How to Say Yes to More Community Requests Without Going Broke
As a Small Business owner, I personally have a sense of obligation to make a genuine contribution to my community and yet, I often find the demands made on me exceed my ability to contribute.
How frequently are you receiving requests for donations from local community groups and not for profits? Are you finding it a struggle to support them all? Is it difficult to say no when they ask?
Do you sometimes get the impression they think Small Business owners have an endless bucket of money? We know this isn’t so.
There are more worthwhile causes to support than most business owners can afford, so there has to be a way of culling the requests that doesn’t alienate the ones you can’t help.
Here are three ideas to help:
1. Ask for the request to be made in writing
Prepare an application form for groups to complete. Ask for full details of the organisation, its name, how many members, what’s its purpose, incorporation dat, executive committee members details.
Find out what the donation is going to be used for and when the event/activity will be completed by.
Ask them to tell you why you should support them.
If the request is coming from a parent or individual who wants you to help fund their sporting trip or travel costs for medical help ensure they have set up an official charity/not for profit for the purpose or that they are fundraising through a local service club such as Apex or Lions so you know the funds will be used for the purpose stated.
Allow 7-10 days to consider and respond to their application.
2. Find a way to make it a win/win
In the time allowed to consider the application, work out a way to turn your donation into a win/win for you and the organisation.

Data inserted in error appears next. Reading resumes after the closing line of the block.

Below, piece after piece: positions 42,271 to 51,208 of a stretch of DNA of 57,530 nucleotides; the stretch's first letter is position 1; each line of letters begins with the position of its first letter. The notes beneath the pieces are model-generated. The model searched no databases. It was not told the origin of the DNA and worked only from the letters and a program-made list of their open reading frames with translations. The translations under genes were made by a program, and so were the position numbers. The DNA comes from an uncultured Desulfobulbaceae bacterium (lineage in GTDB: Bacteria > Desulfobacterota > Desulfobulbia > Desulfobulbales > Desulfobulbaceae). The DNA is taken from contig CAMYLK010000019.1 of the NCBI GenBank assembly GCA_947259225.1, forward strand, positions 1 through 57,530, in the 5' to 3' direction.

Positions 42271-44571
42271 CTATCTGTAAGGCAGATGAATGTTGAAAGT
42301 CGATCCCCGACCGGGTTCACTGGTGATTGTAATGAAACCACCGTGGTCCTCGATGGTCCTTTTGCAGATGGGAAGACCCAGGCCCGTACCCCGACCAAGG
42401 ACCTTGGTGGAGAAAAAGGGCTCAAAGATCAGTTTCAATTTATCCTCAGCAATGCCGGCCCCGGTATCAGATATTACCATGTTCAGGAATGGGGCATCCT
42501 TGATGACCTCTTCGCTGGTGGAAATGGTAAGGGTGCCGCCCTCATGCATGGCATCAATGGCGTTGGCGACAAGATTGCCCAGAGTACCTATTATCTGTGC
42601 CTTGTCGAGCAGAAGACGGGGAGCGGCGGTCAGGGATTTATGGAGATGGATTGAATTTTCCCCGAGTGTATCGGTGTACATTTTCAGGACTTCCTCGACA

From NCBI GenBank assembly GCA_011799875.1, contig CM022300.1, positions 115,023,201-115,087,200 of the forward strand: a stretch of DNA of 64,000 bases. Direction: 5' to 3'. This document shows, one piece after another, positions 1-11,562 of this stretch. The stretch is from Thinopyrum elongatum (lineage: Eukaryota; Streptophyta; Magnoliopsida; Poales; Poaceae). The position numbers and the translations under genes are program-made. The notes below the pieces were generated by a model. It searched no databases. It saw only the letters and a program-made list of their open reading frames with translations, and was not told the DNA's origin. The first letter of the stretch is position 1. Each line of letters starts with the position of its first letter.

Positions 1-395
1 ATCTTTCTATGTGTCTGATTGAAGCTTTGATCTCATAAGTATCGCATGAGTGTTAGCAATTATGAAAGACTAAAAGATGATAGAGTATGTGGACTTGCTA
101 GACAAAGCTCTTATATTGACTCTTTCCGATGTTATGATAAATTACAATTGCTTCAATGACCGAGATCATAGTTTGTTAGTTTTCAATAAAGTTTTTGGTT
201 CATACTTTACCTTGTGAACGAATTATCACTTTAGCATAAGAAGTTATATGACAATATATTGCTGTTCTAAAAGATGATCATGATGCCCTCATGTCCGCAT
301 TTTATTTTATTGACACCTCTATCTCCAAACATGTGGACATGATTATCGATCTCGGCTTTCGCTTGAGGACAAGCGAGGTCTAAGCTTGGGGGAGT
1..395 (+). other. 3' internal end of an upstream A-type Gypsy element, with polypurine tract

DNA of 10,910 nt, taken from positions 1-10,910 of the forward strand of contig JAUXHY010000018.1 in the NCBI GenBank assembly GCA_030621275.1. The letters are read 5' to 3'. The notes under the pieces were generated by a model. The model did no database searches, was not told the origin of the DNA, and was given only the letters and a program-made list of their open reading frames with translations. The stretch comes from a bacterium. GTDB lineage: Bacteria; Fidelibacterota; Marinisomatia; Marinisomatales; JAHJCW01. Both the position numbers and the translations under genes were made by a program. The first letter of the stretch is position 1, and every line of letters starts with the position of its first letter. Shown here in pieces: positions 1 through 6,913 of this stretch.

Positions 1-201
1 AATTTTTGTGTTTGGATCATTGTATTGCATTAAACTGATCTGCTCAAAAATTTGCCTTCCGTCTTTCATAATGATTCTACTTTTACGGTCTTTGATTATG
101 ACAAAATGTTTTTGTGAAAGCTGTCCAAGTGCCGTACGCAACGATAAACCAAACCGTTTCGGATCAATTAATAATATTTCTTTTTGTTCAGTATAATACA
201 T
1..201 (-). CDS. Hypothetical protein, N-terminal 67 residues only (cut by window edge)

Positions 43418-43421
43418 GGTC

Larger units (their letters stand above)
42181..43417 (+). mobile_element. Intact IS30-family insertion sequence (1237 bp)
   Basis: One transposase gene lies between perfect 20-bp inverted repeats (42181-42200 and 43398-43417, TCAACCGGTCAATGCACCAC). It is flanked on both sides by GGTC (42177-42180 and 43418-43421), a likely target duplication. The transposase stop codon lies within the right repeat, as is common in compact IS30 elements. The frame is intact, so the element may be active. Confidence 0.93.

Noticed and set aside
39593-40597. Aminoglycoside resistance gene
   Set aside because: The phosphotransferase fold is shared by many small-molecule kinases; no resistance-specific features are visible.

For example, shopping centres are approached daily for prize donations and/or free space to sell raffle tickets or for sporting club sign on days.
When I explain to community groups that Small Businesses pay high rent for their space and ask them to work with me to find a way to give something back rather than just take from their community, they are usually excited and keen to engage.
I’ve turned these type of requests into actual events that generate free publicity and fun for customers.
For example – a fun coin line for the National Heart Foundation (great media exposure for the centre that wasn’t achievable with a simple raffle); health mind and body expo (where the community group charged attendees to be part of the event and customers were treated to free activities and events while they shopped), face painting (in return for a gold coin donation), VIP events, school holiday activities, gift wrapping, window displays (community group gets involved in theming your window display to promote your product and their cause)
3. Ask your customers to decide which community group they’d like to support
Why not ask your customers to decide which community group to support?
Instead of an application form, your community groups could submit a proposal and/or post on your social media pages what they would like to use the funds they are requesting for.
You could have a simple generic entry form that provides space for your customers to write their name, contact details and chosen charity.
This promotion idea could fit into any budget with some creative thinking. You could have daily and weekly instant draws with the major monthly donation being awarded to the charity/not for profit who has the most entry forms.
This way you are supporting the community groups that support you.
Saying no to not for profits and community groups can be painless and fun. It doesn’t have to leave you feeling like you may potentially lose business if you don’t support your community.
You can find alternative ways to give them what they want in a way that benefits you by thinking creatively, getting to know them and what it is they really want.
“The opinions expressed by Smallville Contributors are their own, not those of www.smallville.com.au"
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